New York

Jonathan Horowitz

Gavin Brown's enterprise | 620 Greenwich Street

On November 4, 2008, Barack Obama won the presidency. That night, an election returns party was held within Jonathan Horowitz’s opportunistically timed and oddly entertaining “Obama ’08” exhibition. Horowitz irreverently and wittily appropriates items from American lowbrow and middlebrow culture, converting an already-reified pop vernacular into a pastiche of itself, and reveling in the tragicomic dimensions of postmodern life. His practice is cynical, hopeful, soulful, empty, celebratory, critical, complicit, engaged, fatalistic, satirical, stupid, and thoughtful.

“Obama ’08” might be understood as an alternative campaign headquarters, a platform offering an acerbic lampooning of the ridiculousness of popular and advertising cultures, the news media, the art world, and mainstream politics. Two elements of the show were viewable from outside, through the gallery’s windows: the title phrase OBAMA ’08 inscribed on a wall, and a canvas (The Ugly Republican [violet], 2008) that slyly evokes Richard Prince with this joke: JOHN MCCAIN AT A REPUBLICAN PARTY FUNDRAISER: “WHY IS CHELSEA CLINTON SO UGLY? BECAUSE HER FATHER IS JANET RENO.” Inside hung an ink-jet-print pseudo–campaign poster featuring a grid of US presidential portraits and, at the bottom, a photo of Obama and the phrase OBAMA ’08. Nearby hung a framed sequence of New York Post front pages combining images of Britney Spears gone wild and Barack Obama and Hillary Clinton, with headlines such as SUICIDAL BRITNEY and HILL FIRE: SHE LETS LOOSE BLAZING ATTACK ON BARACK. Horowitz produced two other fake campaign posters (together titled Nightmare on Main Street: Election ’08, 2008) that riff off the underlying racial fears surrounding the election: The VOTE MCCAIN one features a hip-hop Britney carried like a child by a dreadlocked Snoop Dogg; the VOTE OBAMA one offers up a pregnant Jamie-Lynn Spears in a parking lot. Nearby, a soda vending machine (Coke and/ or Pepsi Machine, 2007) offered us the archetypal consumer-culture menu of non-choice as choice, difference as sameness: Pepsi as the blue candidate, Coke as the red candidate, a reference to the corporatization of politics and the politicization of consumption. This allegorical two-party machine sat near a raunchy split image: above, Katie Couric reading the news; below, a widely circulated paparazzo shot of Britney’s naked crotch—resulting in a deliciously sordid media hybridization.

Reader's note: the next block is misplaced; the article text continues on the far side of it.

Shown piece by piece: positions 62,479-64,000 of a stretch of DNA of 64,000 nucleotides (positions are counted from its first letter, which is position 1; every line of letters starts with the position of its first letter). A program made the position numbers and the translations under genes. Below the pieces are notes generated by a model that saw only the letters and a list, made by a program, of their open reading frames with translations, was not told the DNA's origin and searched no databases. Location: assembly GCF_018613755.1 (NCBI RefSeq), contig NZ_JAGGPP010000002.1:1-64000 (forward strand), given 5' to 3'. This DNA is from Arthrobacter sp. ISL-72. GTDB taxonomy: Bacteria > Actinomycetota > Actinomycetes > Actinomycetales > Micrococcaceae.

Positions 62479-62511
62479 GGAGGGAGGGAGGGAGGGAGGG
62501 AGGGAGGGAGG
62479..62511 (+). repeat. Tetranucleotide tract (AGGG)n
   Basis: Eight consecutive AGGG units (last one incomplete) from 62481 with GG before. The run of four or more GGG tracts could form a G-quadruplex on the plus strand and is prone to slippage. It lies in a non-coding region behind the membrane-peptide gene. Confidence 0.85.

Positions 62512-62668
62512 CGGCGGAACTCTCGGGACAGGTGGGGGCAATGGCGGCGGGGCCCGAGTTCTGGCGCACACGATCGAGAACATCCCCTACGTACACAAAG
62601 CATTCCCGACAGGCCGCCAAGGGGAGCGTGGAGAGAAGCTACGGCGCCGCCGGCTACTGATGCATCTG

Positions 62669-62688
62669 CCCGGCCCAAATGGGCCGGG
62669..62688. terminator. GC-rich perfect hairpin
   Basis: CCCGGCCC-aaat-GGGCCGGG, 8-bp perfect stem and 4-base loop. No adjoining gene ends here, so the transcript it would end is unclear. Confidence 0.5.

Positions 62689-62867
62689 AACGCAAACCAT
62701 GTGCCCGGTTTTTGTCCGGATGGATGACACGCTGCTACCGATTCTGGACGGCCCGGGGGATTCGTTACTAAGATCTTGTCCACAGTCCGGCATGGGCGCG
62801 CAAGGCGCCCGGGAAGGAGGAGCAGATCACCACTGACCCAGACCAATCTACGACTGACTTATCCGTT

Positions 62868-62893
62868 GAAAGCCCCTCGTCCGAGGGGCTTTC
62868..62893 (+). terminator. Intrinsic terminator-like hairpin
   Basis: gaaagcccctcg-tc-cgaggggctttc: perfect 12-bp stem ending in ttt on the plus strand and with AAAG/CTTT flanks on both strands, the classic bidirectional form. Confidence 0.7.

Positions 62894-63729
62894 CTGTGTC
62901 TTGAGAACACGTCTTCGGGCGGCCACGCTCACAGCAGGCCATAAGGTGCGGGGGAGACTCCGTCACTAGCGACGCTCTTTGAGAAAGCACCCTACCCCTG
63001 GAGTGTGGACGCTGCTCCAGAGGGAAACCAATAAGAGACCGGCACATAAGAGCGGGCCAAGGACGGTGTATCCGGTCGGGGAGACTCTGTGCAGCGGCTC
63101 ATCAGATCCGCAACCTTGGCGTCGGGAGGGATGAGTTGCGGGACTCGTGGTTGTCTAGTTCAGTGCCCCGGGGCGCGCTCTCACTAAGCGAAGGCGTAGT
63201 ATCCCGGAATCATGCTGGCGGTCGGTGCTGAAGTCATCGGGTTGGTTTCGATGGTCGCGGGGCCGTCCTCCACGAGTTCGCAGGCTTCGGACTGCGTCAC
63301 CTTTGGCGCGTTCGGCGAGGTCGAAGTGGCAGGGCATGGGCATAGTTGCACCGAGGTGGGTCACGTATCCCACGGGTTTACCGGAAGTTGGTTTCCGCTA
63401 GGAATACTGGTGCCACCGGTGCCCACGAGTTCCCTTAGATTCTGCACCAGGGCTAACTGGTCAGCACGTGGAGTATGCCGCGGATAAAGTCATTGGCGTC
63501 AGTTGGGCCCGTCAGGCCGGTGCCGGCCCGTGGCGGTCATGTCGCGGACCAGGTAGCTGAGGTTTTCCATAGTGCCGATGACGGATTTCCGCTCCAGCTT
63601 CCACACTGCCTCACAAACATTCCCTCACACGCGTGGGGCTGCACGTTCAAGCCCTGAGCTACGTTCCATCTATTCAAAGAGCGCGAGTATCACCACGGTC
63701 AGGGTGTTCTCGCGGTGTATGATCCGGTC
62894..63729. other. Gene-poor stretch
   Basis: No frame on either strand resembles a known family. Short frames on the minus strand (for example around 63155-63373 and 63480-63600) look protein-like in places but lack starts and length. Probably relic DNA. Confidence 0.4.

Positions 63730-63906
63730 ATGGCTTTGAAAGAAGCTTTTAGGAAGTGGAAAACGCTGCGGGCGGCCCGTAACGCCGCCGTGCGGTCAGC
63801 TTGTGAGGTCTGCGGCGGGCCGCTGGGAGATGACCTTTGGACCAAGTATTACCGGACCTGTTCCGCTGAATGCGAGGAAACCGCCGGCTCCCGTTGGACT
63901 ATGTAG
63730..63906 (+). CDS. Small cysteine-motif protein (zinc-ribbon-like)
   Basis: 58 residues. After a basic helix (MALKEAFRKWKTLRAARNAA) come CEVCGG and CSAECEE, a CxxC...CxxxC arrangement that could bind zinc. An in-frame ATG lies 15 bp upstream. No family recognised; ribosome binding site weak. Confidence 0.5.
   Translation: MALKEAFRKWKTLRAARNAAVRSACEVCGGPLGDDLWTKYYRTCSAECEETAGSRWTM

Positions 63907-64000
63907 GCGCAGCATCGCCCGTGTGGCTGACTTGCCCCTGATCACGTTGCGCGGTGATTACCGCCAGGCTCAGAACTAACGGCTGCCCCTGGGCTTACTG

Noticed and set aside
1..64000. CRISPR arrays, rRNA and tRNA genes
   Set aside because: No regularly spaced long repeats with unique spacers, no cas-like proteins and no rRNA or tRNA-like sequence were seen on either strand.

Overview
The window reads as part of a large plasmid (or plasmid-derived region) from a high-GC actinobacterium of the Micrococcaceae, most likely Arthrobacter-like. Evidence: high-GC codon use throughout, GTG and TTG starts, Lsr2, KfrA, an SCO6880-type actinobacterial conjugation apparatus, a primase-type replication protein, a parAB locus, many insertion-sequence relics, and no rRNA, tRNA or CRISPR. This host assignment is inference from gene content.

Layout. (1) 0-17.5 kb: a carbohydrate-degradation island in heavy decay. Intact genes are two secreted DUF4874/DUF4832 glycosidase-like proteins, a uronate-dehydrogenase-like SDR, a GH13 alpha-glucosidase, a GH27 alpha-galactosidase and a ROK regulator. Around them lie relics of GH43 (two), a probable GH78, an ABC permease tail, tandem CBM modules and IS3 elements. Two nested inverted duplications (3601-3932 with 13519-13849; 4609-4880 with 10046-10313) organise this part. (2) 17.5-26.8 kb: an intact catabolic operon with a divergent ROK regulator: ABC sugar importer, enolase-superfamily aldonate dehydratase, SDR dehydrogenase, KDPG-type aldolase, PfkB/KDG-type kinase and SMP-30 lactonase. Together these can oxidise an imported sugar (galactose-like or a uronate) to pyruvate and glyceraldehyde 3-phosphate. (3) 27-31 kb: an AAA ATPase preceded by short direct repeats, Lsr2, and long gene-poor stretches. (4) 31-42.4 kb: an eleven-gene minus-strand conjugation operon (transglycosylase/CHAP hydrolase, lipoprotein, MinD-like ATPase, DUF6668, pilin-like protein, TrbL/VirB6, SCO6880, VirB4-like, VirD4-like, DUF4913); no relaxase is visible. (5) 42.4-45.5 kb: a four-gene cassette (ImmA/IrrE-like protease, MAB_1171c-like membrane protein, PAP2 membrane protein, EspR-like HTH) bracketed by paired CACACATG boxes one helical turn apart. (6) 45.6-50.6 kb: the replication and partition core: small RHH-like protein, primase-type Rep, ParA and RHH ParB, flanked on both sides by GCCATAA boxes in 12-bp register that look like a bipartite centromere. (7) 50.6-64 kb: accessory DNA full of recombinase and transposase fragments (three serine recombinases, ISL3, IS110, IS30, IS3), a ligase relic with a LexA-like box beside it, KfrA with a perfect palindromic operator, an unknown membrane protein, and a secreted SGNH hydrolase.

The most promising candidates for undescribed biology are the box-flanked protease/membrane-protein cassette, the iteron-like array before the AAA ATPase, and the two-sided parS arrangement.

The main event, however, occurred within the gallery’s larger space, wherein we encountered red and blue carpets (Your Land/My Land, 2008), and two large flat-screen televisions suspended from the ceiling (Culture War [CNN vs. Fox], 2008), one transmitting, in real time, CNN, the other Fox News, again invoking the feedback loop of implosively binary ideological “choice.” A gaggle of red, white, and blue balloons were corralled within a net attached to the ceiling, awaiting release at that orgasmic moment of political consummation. A chronological progression of framed reproductions of official portraits of all the US presidents, from Washington to George W., was mounted on the gallery walls, while a photo of Obama sat on the floor next to the last empty spot, awaiting an inevitable installation, or coronation. A new beginning for our political culture, or merely a sobering reminder that Obama enters a pantheon of dashed hopes?

Horowitz also offered up a table densely populated with small kitschy figurines of different typologies (We the People are People Too, 2008), inscribed with sayings like CHRISTIANS ARE PEOPLE TOO, EDWARD KENNEDY IS A PERSON TOO, HENRY PAULSON IS A PERSON TOO, BRISTOL PALIN IS A PERSON TOO, and so on. A gold-plated bronze titled Larry Gagosian Is a Person Too, 2008, stood across the room from a larger-scale bronze, Hillary Clinton Is a Person Too, 2008, featuring a woman about to be crowned. No one, nothing, escapes Horowitz’s skepticism and rapier wit as he performs the role of the artist-as-court jester, coyly asking: Is there anything left to believe in?

Joshua Decter